Will Media Get Over Being Wrong about Jackson? – MB#320 Nov 15 2006 – With Michael Jackson tearing through the streets of London and causing total pandemonium, a few “news” agencies have taken it upon themselves to whine about whether the public will accept Jackson’s “comeback”. Let’s get real here: Jackson is currently being honored for his massive achievements by the World Music Awards, and is being recognized for the records he’s set by the Guinness Book of World records. He hasn’t released a new album today, or started a new tour. But already, at least two articles from Reuters, both by the same person, appear to be seeking to preemptively strike with negative comments about what Jackson is capable of achieving in his musical future. In one of the articles, curiously titled “Doubts surround Michael Jackson comeback bid”, dated today (Nov 15), author Mike Collett-White writes, “The media greeted the announcement with some unease, saying the gig could become a freak show” (see article ). First, who the hell cares about the media being at ease? Second, the “gig” is Jackson’s appearance at the World Music Awards. It’s not a concert. For those like Collett-White, who are apparently too slow-witted to get it, let me break it down. Jackson’s appearance at the World Music Awards was not a “comeback performance”. It was never meant to be one either, nor had Jackson ever promised it would be. Twice before the performances began at the World Music Awards, Jackson told reporters asking questions as he was entering the event that he was not performing. In the clip, you can make out Jackson saying “I’m receiving an award. It’s not a performance…”. Thus, anyone jumping on Jackson because of their own misunderstanding is being childish as hell. His appearance was part of his celebration of the achievements he’s made in his long running, and enormously successful career. But you would think it were supposed to be the kick-off a 50 city tour with his entire career riding on it judging by the way some in the media have chosen to dramatically report it. It’s ridiculous to expect something to occur – which was never meant to happen nor promised to happen in the first place – then get disappointed when it doesn’t take place. Its asinine for the media (and a few selfish Jackson bandwagon-fans) to criticize him for not doing something which he never promised to do in the first place. To be blunt, neither I nor the majority of regular people give two craps about the media’s specific opinion on Jackson anymore; especially after the generally atrocious coverage of that travesty of a trial last year. Certainly after Jackson’s total acquittal which followed the total decimation of the prosecution’s allegations in court, many observers felt misled by the media’s coverage. That first Collett-White piece included comments from a local tabloid, The Sun, under the guise citing it as a “top selling daily newspaper”, instead of calling it what it is. Then, there were the sketchy comments from at least one alleged “music expect” cited in Collett-White’s first article. He wrote: “Music expects agree that the man who brought us the moonwalk…will struggle to get anywhere near the heights he delivered in the 1980s”. The problem with the statement is that this isn’t the 1980s. There are light years of difference between the 1980s and the 21st century. Nobody can be as famous as they were in the 1980s…or so I thought before seeing images and video clips of the enormous attention Jackson generated from his latest appearances. Despite the attention, this is a totally different world with different technological advances. Collett-White’s statement was obviously a lame way to try to underestimate or downplay Jackson’s capabilities. It’s a cheap way to try to shore up the opinion journalist’s commentary. In Collett-White’s first article, he quotes the deputy editor of “Q music magazine”. No, I’ve never heard of the magazine either. But anyway, Mr. deputy editor, Gareth Grundy, looked into his crystal ball long enough to suggest that the allegations against Jackson have “stuck”. He says the screaming pandemonium generated by Jackson shouldn’t be confused with a “successful return to the top.” The problem with Grundy’s shallow interpretation is that if it were correct, nobody would bother coming to seem Jackson at all. There wouldn’t be hundreds of people camped outside his hotel hoping to get a glimpse of him. Nobody, including the picture hungry photogs, would give a flying flip about whatever Jackson was doing. More asinine comments from the know-nothing Grundy are as follows:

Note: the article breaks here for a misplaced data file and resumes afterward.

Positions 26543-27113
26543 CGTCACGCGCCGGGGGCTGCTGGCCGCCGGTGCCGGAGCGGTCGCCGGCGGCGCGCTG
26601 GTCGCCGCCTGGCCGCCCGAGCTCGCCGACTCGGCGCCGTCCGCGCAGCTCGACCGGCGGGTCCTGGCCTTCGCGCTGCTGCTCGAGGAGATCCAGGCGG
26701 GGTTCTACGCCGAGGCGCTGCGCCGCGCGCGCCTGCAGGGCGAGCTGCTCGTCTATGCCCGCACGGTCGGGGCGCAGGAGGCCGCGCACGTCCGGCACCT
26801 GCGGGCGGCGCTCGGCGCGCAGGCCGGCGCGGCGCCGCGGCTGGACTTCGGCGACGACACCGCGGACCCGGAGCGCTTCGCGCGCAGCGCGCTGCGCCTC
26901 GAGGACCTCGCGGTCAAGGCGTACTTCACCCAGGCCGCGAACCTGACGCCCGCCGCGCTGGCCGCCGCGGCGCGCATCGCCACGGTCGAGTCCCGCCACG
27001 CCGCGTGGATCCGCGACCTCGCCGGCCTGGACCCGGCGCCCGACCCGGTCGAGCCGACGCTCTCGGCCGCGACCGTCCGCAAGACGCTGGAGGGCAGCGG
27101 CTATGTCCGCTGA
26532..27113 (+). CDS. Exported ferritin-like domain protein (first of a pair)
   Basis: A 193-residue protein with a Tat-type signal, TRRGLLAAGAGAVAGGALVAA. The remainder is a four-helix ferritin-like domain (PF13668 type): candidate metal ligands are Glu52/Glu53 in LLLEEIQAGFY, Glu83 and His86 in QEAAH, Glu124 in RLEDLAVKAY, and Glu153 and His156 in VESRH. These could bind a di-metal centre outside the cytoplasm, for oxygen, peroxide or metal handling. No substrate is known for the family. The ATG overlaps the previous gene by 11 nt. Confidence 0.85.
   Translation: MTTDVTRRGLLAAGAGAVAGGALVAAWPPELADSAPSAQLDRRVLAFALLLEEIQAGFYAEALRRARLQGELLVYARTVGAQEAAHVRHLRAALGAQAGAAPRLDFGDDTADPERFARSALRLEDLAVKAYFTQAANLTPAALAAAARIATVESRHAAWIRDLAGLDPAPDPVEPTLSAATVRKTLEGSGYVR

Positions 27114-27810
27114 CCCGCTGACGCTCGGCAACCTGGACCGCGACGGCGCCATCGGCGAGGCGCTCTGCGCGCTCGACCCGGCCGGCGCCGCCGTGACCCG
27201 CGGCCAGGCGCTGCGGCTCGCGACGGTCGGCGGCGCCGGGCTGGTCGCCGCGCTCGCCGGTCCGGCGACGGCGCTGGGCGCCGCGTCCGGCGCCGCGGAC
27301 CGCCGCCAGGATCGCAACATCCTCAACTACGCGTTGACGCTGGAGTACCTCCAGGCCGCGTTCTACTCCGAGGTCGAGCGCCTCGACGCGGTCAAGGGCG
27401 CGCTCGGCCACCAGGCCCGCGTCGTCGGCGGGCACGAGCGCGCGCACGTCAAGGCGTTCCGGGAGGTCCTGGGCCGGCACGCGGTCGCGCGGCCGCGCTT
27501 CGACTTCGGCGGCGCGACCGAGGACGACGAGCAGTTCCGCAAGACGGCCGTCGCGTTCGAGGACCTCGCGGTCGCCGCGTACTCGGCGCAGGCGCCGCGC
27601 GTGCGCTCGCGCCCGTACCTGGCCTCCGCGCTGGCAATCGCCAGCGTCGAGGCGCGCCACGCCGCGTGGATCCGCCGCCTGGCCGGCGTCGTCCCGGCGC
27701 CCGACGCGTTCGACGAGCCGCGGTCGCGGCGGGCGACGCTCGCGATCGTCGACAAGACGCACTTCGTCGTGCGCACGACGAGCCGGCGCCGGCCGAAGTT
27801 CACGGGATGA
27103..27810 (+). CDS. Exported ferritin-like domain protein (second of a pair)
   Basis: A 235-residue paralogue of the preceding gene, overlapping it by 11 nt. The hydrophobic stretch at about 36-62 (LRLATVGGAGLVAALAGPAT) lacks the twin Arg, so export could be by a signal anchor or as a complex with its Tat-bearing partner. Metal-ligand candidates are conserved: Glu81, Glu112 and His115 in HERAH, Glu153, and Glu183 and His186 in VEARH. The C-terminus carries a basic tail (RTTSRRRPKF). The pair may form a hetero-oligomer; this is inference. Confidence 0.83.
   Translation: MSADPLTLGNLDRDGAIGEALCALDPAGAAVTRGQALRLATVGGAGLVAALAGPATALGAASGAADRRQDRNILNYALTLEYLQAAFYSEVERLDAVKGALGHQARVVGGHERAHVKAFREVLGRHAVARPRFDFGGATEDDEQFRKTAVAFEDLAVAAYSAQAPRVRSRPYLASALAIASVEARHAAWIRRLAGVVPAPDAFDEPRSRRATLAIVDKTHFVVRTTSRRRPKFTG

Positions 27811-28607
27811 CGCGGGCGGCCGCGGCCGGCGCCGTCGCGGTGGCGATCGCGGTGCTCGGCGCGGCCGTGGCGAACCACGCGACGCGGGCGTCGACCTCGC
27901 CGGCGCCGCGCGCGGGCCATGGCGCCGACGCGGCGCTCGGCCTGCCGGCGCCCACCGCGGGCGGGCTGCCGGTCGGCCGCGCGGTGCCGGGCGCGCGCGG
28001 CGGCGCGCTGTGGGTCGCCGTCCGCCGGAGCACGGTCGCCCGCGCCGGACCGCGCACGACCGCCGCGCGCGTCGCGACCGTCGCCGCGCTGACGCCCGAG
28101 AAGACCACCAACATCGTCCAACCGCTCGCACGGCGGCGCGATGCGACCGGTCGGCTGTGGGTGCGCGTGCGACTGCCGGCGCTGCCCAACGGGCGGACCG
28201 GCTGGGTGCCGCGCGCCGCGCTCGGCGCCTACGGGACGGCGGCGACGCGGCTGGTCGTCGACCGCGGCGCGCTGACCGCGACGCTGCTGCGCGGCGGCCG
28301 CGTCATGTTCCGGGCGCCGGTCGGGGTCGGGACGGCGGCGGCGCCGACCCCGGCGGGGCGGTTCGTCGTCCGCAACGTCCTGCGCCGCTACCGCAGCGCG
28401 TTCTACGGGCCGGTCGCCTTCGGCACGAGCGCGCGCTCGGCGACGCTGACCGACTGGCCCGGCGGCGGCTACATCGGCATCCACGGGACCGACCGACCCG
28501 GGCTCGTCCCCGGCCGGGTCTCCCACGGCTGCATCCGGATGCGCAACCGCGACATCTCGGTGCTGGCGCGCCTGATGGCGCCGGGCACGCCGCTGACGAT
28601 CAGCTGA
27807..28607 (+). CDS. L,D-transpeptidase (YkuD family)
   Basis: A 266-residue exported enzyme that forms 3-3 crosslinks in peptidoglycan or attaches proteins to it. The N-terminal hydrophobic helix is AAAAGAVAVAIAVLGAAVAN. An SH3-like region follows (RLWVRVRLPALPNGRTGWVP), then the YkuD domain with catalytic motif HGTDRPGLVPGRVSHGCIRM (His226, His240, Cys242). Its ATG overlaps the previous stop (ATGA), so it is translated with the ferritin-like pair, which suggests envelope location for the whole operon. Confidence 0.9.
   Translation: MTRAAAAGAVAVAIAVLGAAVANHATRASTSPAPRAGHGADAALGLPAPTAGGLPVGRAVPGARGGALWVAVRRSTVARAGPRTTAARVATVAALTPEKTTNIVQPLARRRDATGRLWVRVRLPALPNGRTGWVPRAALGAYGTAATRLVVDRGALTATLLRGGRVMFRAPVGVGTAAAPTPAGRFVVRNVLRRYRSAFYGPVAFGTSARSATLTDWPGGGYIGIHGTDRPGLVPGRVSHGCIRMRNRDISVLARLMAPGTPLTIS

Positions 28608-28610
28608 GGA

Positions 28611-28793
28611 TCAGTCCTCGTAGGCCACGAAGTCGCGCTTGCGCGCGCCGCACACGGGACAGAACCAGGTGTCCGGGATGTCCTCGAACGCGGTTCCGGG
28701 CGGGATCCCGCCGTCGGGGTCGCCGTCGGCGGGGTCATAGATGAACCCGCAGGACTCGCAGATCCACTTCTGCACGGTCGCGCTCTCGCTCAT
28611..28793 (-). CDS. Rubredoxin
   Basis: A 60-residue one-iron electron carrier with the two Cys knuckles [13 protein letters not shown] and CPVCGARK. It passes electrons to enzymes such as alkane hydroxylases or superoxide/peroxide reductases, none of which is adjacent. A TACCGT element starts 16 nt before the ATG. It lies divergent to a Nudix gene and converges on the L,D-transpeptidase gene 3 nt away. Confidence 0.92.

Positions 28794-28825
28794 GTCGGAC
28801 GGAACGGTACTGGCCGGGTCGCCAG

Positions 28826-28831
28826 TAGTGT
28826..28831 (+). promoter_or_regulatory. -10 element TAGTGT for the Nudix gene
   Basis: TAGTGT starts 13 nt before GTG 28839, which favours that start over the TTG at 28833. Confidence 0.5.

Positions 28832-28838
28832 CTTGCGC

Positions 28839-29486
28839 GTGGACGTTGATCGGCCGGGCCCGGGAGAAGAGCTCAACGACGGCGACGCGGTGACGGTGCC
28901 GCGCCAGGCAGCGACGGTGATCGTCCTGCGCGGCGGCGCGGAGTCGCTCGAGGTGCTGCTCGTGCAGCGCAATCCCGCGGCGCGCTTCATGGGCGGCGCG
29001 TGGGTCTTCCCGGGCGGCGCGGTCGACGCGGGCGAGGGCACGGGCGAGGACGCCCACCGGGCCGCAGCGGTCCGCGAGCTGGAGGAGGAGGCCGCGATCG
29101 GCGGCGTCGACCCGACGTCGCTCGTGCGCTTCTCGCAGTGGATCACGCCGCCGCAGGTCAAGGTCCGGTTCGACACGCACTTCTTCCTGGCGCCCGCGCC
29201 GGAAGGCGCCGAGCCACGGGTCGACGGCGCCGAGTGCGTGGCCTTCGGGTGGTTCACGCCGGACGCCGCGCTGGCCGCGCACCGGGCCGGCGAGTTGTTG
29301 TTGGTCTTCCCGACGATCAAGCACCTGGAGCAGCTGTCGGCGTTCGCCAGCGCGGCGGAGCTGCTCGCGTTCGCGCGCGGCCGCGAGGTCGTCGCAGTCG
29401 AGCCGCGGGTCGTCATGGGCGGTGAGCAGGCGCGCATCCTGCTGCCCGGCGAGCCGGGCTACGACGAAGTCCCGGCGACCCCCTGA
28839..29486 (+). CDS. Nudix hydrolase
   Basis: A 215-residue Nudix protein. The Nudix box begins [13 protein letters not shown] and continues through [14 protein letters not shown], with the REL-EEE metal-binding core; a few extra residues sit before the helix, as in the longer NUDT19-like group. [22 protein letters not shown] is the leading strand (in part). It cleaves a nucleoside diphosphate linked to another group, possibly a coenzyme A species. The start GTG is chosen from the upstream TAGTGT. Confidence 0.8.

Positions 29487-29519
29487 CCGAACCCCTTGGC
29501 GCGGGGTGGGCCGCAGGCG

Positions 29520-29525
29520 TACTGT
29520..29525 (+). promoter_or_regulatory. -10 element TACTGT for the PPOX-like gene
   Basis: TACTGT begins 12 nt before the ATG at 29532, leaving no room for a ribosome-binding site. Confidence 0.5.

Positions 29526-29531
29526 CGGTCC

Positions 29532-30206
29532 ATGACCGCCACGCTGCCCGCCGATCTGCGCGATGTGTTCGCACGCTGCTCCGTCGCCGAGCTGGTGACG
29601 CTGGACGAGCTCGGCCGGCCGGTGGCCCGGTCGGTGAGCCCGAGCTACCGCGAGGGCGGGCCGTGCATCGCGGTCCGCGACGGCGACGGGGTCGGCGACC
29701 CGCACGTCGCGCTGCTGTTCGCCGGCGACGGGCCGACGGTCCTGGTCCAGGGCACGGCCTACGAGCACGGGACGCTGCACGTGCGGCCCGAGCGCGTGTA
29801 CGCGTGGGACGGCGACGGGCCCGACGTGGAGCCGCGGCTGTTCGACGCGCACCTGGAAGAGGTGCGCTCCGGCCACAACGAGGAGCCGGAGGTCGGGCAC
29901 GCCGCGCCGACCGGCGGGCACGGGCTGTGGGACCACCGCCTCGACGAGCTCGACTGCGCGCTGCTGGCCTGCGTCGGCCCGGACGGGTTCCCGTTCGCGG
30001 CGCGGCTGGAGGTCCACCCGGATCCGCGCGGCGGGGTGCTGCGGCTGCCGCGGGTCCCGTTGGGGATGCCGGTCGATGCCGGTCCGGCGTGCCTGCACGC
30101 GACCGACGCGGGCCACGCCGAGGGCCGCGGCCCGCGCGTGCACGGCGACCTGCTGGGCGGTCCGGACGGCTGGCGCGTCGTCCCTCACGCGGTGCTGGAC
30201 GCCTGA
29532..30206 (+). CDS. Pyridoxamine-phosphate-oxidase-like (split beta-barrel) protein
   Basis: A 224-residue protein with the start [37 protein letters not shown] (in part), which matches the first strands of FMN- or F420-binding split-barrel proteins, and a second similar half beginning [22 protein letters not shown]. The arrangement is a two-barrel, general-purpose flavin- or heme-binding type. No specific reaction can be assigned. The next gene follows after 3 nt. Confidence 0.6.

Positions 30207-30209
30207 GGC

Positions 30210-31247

“I think people will always be fascinated by the freak show, and that’s what’s going on,” he said. “I would categorize him as a celebrity as opposed to an artist.”

Jackson has been called many things by many people. But to claim with a straight face that Jackson isn’t an artist is utterly absurd. The media are the ones who love to throw out the term “freak show” for their own financial benefit when it comes to Jackson. In this respect, they are light years behind the general public. The goal is to create controversy to get people to buy a paper…or to be quoted in a Jackson article to get free publicity for your magazine *cough* Grundy *cough*. __An embarrassed media__ If Collett-White’s previous comments weren’t embarrassing enough, later tonight (Nov 15) he released another article titled, “Michael Jackson’s partial comeback is not thriller” (see article). It makes one believe that he already came up with that title before Jackson stepped foot out on the stage. The second article is full of insults towards Jackson, which shows more about the disposition of the person writing it than it does to actually provide supportable facts that connect with the reader. At one point, Collett-White states dramatically, “The failure by the deposed King of Pop to demonstrate his voice and confidence…” Oh, cue the violins! Please! What is this? Part of a hackneyed drama? It’s not that serious! Again, it simply isn’t as dramatic as all that. Jackson’s intent seemed to have been to have fun and probably to show the world’s media what he’s been accomplishing while they were too obsessed with treating him like $hit, and continuously underestimating his popularity and musical prowess. Do I have any doubts about Jackson’s so-called “comeback bid?” Nope. But the World Music Awards was never meant to be that “comeback bid”. What I do have doubts about is whether the media will ever get over themselves long enough to see the reality staring them in the face. The sheer excitement created by Jackson BECAUSE OF HIS ABILITIES is why people of all ages were squealing with delight in the streets of London without him having to so much as sing a song. I would advise the ones who are forecasting his failure to remember that Jackson has always been underestimated…at least, by the media. Asinine proclamations like the ones from know-nothing “Mr. deputy-editor-Grundy” were said about Jackson before the release of damn near every solo album he’s ever made. I remember a time when nobody thought he was capable of topping the success of Off The Wall. Then came Thriller. Those types of doom forecasts were also said after 1993. Then came HIStory where Jackson became the first artist to debut a single at number one. The album has sold 30 million copies worldwide. I even remember when the media’s general consensus was that Jackson didn’t have any fans under the age of 30! HA! The media should be tired and embarrassed about being wrong concerning Jackson. Wasn’t the outcome of the 2005 false molestation allegation trial enough? The media no longer has control to make or break his career. In all honesty, I feel sort of embarrassed for those like Collett-White. Witnessing the events in London and the fuss being made over Jackson has got to be puzzling for those who can’t wrap their minds around why Jackson is still so popular. No matter how much those like Collett-White peevishly stomp and complain — or insult Jackson under the guise of being a reporter – the superstar’s musical acumen, factual innocence, and ability to draw people to him will always rise above the petty putdowns and shallow forecasts of doom. Jackson is the type of artist who continues to evolve and develop. He wouldn’t be nor should he become a hackneyed version of his 25-year-old self no matter how much the media cries out for it. The media had better get over themselves quickly. And that includes Collett-White or any other cry-baby complainer who finds fault with whatever Jackson does anyway. -MJEOL